Where The Law Is Only A Suggestion

If the Philippines is ever to achieve its full potential, the basic requisite is the adherence to the rule of law and its equal enforcement.

The Philippines has long been identified as the country where the law is only a suggestion. This is due to the presence of laws but the lack of enforcement and how those who enact the same or tasked with enforcing it are actually the first to violate or not comply with them.

The Clean Air Act has been law for some time now. Yet it is not enforced. Just look at how smoke-belching jeepneys and buses manage to be registered year after year by the LTO when one of the requirements is an emission certificate attesting to the vehicle's compliance with emission standards.
The truth is the emission requirement has been doctored and the LTO doesn't have the emission testing facilities to enforce the law. It turns compliance into a money-making venture by accrediting third-party service providers. The same is true for the requirements for the issuance of and renewal of driver's licenses.

The same is true with the Solid Waste Management Act. Waste is supposed to be segregated. Some local government units have been exemplary in their implementation such as Marikina. Others have been remiss and do not even bother to implement it. Again the profit motive takes over as the focus is which company will be awarded the garbage collection contract. We all know that it is one which is close to the Mayor of the city or the municipality. Marikina excels because it has its own garbage trucks.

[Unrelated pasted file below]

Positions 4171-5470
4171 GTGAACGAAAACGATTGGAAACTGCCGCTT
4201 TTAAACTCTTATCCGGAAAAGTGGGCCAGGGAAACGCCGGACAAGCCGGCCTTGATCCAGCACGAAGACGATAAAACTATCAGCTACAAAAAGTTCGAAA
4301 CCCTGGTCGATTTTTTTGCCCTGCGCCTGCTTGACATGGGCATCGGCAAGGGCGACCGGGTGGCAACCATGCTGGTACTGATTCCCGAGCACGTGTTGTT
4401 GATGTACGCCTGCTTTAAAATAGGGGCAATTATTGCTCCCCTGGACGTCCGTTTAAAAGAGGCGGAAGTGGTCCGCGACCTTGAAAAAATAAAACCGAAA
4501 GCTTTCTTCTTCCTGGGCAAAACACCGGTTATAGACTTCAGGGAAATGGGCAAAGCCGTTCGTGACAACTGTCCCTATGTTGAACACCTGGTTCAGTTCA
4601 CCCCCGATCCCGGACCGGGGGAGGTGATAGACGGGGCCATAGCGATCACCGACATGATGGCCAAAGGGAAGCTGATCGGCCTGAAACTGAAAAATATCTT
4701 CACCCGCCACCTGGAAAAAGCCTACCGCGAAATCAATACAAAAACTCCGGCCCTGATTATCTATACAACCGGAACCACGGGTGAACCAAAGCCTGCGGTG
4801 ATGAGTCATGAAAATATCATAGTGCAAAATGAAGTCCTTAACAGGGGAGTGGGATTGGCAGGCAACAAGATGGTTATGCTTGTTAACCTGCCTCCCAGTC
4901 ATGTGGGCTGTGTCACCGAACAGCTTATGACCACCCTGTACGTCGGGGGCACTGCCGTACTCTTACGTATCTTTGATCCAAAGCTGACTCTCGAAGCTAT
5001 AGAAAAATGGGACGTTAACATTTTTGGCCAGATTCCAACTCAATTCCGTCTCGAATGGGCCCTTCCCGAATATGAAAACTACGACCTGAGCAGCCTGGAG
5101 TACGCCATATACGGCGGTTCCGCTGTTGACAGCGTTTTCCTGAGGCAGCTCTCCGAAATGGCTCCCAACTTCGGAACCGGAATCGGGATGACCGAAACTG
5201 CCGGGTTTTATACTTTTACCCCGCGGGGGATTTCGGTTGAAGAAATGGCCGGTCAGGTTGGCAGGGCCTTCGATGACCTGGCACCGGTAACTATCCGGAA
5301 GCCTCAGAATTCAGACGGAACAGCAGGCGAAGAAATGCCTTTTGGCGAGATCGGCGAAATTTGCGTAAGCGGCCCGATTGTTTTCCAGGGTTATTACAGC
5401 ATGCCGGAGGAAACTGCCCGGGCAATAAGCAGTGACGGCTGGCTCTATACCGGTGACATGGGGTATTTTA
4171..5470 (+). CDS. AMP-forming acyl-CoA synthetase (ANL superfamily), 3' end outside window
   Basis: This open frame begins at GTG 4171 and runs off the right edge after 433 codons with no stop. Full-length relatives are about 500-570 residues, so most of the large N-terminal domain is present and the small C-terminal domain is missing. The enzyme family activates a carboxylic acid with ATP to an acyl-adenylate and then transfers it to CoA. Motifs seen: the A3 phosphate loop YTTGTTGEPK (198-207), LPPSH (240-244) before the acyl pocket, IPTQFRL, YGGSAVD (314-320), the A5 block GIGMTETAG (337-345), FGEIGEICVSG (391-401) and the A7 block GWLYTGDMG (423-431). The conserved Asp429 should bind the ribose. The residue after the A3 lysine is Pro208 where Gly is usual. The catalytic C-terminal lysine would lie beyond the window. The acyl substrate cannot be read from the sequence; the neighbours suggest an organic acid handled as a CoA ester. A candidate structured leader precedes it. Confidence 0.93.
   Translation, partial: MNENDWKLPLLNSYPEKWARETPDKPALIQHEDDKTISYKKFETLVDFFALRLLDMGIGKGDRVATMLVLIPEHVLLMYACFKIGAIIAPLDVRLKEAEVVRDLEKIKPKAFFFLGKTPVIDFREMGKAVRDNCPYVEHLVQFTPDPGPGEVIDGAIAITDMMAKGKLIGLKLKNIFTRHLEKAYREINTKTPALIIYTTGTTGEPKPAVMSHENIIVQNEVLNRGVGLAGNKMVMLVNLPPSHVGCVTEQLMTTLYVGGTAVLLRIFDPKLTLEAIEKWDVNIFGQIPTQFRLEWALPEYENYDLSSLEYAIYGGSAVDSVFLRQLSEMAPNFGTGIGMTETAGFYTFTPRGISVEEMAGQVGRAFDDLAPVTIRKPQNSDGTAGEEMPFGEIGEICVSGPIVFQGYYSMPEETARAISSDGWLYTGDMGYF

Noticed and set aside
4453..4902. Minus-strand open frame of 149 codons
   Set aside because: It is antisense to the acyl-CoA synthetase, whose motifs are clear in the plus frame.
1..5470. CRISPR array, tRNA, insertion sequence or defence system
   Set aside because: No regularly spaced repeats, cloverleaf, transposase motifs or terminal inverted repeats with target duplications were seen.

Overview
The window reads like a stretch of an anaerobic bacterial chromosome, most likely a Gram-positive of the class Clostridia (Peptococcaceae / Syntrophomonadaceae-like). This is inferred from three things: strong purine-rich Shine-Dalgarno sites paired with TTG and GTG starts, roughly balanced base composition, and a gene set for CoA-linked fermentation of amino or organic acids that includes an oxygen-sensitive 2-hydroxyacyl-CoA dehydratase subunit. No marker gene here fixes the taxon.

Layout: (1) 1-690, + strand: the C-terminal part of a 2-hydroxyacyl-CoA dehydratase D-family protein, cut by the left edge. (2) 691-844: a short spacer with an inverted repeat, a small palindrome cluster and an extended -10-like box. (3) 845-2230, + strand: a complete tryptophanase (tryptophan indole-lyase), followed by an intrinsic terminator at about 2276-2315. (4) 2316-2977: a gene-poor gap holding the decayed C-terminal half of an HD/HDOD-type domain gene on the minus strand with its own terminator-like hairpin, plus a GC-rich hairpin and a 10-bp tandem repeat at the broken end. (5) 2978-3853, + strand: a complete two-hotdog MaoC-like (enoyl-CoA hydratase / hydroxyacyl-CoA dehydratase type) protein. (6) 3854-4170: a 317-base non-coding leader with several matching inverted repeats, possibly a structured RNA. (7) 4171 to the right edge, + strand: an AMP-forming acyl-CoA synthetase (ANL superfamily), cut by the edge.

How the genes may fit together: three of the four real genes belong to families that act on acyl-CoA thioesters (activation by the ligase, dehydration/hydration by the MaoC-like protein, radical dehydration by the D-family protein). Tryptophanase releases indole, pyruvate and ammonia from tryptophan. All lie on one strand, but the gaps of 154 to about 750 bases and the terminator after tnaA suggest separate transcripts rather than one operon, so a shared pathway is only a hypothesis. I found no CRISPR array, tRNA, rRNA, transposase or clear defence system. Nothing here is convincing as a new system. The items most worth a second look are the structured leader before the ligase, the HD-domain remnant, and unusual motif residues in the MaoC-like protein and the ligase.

Then there are traffic rules and regulations. Part of the reason why traffic congestion exists is due to the lack of discipline on the part of public utility vehicle drivers and the lack of enforcement of traffic rules and regulations. Each major stop along EDSA is a terminal for buses. The same is true for the side streets where jeepneys ply their routes. On certain thoroughfares such as Commonwealth Avenue, it is a combination of buses, UV Express vans and jeepneys competing for passengers.
The same is true in every aspect of the Filipino's daily existence. There is the combination of lack of enforcement of applicable laws and corruption in the government bureaucracy.

The same is true with elected and appointed government officials. There are good political dynasties and there are bad political dynasties they all claim. But politics has become a business and this is the primary reason why the concept of public service is a sham in this country.

One has to be pragmatic and reason that public officials have to eat too. There is nothing wrong with that but isn't it at all possible that the greed is moderated and the public's welfare is also taken into account?

Government's profligate spending is an issue in every country. But Filipinos suffer from the double whammy of being fried in their own fat because they do not even get their money's worth from the taxes they pay. Instead, they are left begging for what should actually be services provided for by the government that they have already paid for.

The public is also to blame for their desire to put one over their countrymen. One's social stature is determined by how your network of relatives, friends and associates are connected to the powers that be. The operative phrase is "it's not what you know, but whom you know which counts." As such, no one ever prioritizes what is for the greater good but that of how one can get ahead and cross over from being average to being connected.

If the Philippines is ever to achieve its full potential, the basic requisite is the adherence to the rule of law and its equal enforcement. Absent this, Filipinos will continue their miserable existence in a country where the qualify of life never improves.

About the Author
RG is a seasoned international trade and sales and marketing professional who also dabbles in writing. He was a contributor to Business World in the mid-90s and is also a tech geek.
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